But of all the diseases they are especially prone to chest disease, to pneumonia, phthisis, bronchitis and asthma. Scrofula attacking the glands or bones or other parts of the body, is a disease of two-thirds or more of the potters….

That the degenerescence of the population of this district is not even greater than it is, is due to the constant recruiting from the adjacent country, and intermarriages with more healthy races.

Quoted in Karl Marx Capital Vol. I p Lawrence and Wishart Ed. The various interests and conditions of life within the ranks of the proletariat are more and more equalized, in proportion as machinery obliterates all distinctions of labor, and nearly everywhere reduces wages to the same low level.

The growing competition among the bourgeois, and the resulting commercial crises, make the wages of the workers ever more fluctuating.

The increasing improvement of machinery, ever more rapidly developing, makes their livelihood more and more precarious; the collisions between individual workmen and individual bourgeois take more and more the character of collisions between two classes.

Thereupon, the workers begin to form combinations trade unions against the bourgeois; they club together in order to keep up the rate of wages; they found permanent associations in order to make provision beforehand for these occasional revolts. Here and there, the contest breaks out into riots. Like most early unions the Potters Union was a craft union. It was amongst the skilled artisans whose education and wages allowed them to read and become acquainted with radical ideas that the Union first took root.

There are a number of reasons why the Potters Union grew rapidly during the first part of the 19th Century. For one thing there was the terrible conditions in the potbanks that have been described. Secondly, there was the history of radical ideas in the area, which were readily taken up by the journeymen potters.

But there were also factors concerning the way the factory was organised that encouraged Trade Union organisation. Reference has already been made to the size of the factories. Bringing large numbers of workers together thus ensured that the workers would discuss these radical ideas, be aware of their common condition, and more easily determine their interests as a class against the employers. As in other industries the relationship between piecework and a wide variety of products helped to focus the attention of the operative on the determination of wages.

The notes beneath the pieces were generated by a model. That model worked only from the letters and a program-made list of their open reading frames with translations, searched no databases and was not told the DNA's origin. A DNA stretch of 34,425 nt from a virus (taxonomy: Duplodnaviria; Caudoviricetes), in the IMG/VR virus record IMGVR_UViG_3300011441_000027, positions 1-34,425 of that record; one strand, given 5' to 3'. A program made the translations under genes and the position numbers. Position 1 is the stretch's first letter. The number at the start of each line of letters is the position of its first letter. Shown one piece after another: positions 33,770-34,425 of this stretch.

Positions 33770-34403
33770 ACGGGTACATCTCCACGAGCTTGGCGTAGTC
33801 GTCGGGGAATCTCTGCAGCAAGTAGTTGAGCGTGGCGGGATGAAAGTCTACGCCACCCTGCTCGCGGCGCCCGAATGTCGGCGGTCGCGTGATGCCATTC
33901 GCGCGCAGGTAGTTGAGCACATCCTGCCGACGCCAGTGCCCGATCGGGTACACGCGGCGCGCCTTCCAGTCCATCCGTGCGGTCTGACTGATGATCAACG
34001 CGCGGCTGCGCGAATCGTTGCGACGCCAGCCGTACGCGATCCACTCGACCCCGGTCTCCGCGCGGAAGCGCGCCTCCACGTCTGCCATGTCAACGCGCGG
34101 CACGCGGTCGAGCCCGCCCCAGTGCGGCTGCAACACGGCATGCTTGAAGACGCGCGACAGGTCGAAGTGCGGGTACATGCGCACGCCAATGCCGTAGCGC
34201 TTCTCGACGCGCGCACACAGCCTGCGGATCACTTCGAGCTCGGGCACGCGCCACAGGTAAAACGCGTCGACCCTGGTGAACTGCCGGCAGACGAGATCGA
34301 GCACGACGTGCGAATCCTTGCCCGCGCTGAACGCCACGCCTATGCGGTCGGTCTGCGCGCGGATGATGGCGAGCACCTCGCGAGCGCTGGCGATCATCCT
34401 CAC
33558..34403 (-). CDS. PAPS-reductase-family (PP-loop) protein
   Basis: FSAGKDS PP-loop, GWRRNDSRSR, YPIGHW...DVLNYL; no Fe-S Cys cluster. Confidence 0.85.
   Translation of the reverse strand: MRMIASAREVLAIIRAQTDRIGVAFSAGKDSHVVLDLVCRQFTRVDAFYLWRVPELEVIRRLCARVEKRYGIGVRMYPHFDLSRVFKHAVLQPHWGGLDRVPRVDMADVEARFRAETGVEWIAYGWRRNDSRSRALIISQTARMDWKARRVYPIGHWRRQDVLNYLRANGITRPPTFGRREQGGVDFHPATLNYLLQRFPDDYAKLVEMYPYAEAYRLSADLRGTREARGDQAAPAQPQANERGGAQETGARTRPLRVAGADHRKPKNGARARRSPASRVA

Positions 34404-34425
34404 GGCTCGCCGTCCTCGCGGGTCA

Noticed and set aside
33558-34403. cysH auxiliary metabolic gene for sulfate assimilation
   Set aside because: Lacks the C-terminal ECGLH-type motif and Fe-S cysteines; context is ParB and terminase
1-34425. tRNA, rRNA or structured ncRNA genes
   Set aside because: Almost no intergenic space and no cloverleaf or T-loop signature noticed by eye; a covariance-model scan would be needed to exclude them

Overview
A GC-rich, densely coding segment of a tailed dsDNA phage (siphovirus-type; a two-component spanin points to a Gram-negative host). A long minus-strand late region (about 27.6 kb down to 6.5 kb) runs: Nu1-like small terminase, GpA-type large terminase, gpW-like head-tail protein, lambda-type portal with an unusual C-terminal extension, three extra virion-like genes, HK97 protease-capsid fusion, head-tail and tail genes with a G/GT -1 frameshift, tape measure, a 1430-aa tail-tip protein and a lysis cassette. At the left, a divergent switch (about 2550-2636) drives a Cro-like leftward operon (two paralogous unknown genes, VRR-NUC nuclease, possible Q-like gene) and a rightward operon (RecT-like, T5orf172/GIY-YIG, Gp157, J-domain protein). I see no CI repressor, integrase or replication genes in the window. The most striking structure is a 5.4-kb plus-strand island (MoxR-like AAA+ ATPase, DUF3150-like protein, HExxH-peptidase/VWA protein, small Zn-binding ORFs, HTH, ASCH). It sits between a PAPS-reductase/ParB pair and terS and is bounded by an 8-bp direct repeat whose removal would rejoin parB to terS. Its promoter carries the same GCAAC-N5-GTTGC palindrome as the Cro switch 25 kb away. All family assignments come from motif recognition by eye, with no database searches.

Manufacturers issued price lists for the production of ware covering a phenomenal variety of products of all sizes at a large number of different stages of production. The nature of the production process and the variety of products opened up a whole range of areas of conflict as a focus for discontent.

Potmaking dominated the life of the community and made formal trade union organisation easy when demanded. The Journeymen Potters Union began in With winter and a trade depression, the strike failed and the union disintegrated, bringing unemployment and victimisation in its wake.

The rank and file were not very sympathetic to their leaders. In February a meeting was held in Hanley to discuss the Truck Acts, and one of the main speakers was Joseph Peake, one of the old leaders of the Journeymen Potters Union. A potter chaired the meeting, and the main speaker was John Doherty himself. This branch was the forerunner of a more general union of all the pottery trades, and by early the organisation of the potters was called simply the National Union of Operative Potters.

The union held its second Annual Delegate Meeting. From this point, the Union obtained its national reputation.

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Its membership stood at about 8,, of which 6, were in North Staffordshire. This represented about a third of the total workforce — a very high rate of unionisation.

He visited the Potteries twice in to meet the Union leaders and also corresponded with them. Throughout declare its persuasion, that the steps which have been taken to adjust matters between the said Manufacturers and their Workmen, would have been successful, and the List of prices been accepted, but for the influence of a System now in operation, which, under the pretence of defending the rights of workmen, destroys their free agency, keeps them in conflict with their masters, and imposes upon them suffering, when the causes thereof have ceased to exist.

The dispute dragged on, with the employers gradually breaking, until, in early Match, nearly all were back at work. Again the union had won a victory, but the bosses had sounded a warning of their willingness to fight. The big test of strength, between the Union and the employers, was to come in Good from Oven was a system of piece work payment whereby only pieces which were alright after they had been through the initial firing were counted for payment. The system did not affect all workers.

It mainly affected the hollow ware pressers and flat pressers. That is to say those who produced the cups, teapots etc. There were a whole series of reasons as to why the ware might emerge from firing faulty, from faulty mixture, improper firing to carelessness in carrying the moulds to the oven.

The main focus of attention, however, was the question of the Annual Hiring. Every Martinmas workers were hired under a contract of employment. These contracts made the workers into virtual serfs, because the contract tied them to the employer.